The invitation for those of us who did not inherit a resonant coming of age tradition from our ancestors is to create a new way. This talk is a contribution to that creation.

Coming of Age, Coming Home

In order to understand coming of age, we must first understand adulthood. What qualities make an adult an adult? What if body hair, increased physical strength, improved intellect, or the quantity and quality of sexual experiences or violent encounters were not the measures of true adulthood?

What is an adult? The hypothesis: an adult is one who no longer needs to be the center of the universe, who lives with the paradox of their insignificant tininess and the simultaneous import of their every thought, word, and deed.

How are such human beings made? It doesn’t just happen. Becoming an adult requires proper mentorship, study, ritual, trial, and community. Without a wisely framed and supported coming-of-age, children face an often insurmountable array of obstacles in the journey of coming home to themselves. They are left instead to wander homelessly throughout their years, looking for themselves in their lovers or partners, their bosses or gurus or therapists, their work, their achievements, violence, sexuality, political movements, religious ideologies, self-help retreats—a spiritual hamster wheel.

As adults, what do we owe our children? How can we assist them in their journey home? And how do we traverse a cultural terrain bereft of meaningful initiation—in which the military, corporations, and even educational institutions exploit (perhaps unknowingly, perhaps not) the motivating impulse that necessitates a coming-of-age rooted in community: the impulse to be seen and heard, to be validated and loved, to belong?

The invitation for those of us who did not inherit a resonant coming of age tradition from our ancestors is to create a new way. This talk is a contribution to that creation.

Cam, student at St. Andrew’s School, Middletown, DE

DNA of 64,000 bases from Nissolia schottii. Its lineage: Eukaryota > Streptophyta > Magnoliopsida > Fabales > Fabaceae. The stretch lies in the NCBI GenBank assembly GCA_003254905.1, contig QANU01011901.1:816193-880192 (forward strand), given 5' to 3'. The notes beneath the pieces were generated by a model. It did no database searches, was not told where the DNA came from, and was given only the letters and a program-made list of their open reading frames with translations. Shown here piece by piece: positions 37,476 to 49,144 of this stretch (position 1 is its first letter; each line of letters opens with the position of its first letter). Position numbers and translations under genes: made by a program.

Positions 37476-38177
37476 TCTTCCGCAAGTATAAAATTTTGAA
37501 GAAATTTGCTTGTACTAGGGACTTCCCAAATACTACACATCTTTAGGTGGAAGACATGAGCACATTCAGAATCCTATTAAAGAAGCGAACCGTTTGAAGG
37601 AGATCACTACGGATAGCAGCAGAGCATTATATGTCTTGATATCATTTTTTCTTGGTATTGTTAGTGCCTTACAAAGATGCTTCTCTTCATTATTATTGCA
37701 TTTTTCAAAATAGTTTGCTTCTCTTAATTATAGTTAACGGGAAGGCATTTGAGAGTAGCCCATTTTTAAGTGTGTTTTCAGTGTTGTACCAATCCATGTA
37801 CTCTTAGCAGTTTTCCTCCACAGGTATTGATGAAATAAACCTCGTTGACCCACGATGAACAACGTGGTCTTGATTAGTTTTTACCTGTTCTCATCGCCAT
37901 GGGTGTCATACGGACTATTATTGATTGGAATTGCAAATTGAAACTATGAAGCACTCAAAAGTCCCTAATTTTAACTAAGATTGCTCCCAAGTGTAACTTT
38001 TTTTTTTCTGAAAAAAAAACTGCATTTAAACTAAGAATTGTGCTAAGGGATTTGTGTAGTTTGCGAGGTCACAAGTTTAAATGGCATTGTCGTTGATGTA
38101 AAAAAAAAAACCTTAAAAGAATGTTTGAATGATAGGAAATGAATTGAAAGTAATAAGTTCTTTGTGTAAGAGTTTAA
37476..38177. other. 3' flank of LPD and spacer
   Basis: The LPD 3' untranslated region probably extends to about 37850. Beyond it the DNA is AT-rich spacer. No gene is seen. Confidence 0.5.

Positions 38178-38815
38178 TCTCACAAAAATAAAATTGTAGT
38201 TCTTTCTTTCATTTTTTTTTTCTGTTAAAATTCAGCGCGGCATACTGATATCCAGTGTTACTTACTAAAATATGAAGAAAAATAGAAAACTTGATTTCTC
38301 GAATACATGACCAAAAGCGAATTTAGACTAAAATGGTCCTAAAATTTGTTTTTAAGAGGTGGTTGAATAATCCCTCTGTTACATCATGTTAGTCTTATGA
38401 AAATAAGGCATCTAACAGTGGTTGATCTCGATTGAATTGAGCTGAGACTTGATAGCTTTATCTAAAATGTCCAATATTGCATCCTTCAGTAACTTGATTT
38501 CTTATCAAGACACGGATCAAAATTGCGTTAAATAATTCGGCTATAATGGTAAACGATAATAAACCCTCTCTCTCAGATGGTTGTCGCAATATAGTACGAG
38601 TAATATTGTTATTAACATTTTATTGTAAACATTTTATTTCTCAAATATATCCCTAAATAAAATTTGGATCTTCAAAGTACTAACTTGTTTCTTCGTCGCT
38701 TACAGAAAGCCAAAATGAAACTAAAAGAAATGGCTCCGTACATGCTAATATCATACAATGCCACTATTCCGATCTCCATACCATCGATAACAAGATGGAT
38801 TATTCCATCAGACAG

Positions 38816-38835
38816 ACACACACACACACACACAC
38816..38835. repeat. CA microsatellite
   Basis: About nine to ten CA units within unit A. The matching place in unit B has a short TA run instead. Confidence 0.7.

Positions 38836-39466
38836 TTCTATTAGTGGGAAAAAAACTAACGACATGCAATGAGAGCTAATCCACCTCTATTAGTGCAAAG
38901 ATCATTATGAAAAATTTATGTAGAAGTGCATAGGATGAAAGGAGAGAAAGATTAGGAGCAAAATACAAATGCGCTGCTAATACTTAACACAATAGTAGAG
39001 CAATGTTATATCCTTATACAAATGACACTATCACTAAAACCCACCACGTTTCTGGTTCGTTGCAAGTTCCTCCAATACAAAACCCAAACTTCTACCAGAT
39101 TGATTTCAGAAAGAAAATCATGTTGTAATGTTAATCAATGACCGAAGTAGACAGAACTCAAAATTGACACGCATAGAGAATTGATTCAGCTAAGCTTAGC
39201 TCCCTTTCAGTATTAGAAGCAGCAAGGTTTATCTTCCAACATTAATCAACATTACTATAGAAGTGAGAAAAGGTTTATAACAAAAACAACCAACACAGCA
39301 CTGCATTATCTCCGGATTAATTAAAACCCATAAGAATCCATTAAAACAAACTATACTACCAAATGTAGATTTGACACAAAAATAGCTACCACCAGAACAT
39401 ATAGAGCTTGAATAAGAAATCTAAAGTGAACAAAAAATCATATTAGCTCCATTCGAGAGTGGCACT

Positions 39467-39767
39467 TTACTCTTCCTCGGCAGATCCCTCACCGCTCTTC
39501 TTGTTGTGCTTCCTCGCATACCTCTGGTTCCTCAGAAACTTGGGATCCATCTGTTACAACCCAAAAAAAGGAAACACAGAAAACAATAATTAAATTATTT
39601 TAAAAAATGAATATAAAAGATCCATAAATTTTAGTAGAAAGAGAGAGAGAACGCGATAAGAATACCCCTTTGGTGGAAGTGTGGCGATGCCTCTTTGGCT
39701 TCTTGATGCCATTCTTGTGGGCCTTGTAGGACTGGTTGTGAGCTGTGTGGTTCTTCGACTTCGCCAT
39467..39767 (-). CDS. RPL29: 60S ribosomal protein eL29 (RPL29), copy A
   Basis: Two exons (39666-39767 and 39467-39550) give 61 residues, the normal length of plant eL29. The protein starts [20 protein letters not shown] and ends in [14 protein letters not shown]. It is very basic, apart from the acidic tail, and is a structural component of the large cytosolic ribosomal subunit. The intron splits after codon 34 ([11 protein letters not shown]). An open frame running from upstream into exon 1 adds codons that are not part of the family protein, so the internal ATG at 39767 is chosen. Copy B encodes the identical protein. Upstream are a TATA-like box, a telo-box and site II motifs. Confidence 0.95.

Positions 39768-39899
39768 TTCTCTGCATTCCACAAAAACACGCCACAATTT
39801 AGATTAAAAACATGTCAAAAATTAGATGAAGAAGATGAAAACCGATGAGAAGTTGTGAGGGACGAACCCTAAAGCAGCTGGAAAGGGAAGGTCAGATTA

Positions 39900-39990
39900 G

“I think one of Andrew’s most valuable points was that sometimes you just need to shut up and listen. To not have your own agenda in each conversation, and to be open to the stories of others. His talk left me feeling more empathetic, engaged, and aware. The workshop was like a slap to the face, reminding me of the impossible breadth and depth of the world all around me, and our unique opportunity to explore it.”

Marion, student at St. Andrew’s School, Middletown, DE

“The silence that we shared at the beginning of the workshop allowed a personal connection to form between everyone in the room. It helped me realize that silence can be as much if not more powerful than words. Hearing other people’s stories and questions helped me get to know another side of them. I feel more comfortable being in a vulnerable state, for that vulnerability plays a part in allowing us to connect with other people.”

 

Lauren, student at Endicott College, Beverly, MA

“The thing that I know will stay with me forever is not only what I learned about other people and how one topic can impact them differently, it’s the things I learned about myself in the process that I would have never realized if it weren’t for this walk.”

LET'S TALK.

If you'd like to schedule a speaking engagement, workshop, or interview, please contact me at walkingtolisten@gmail.com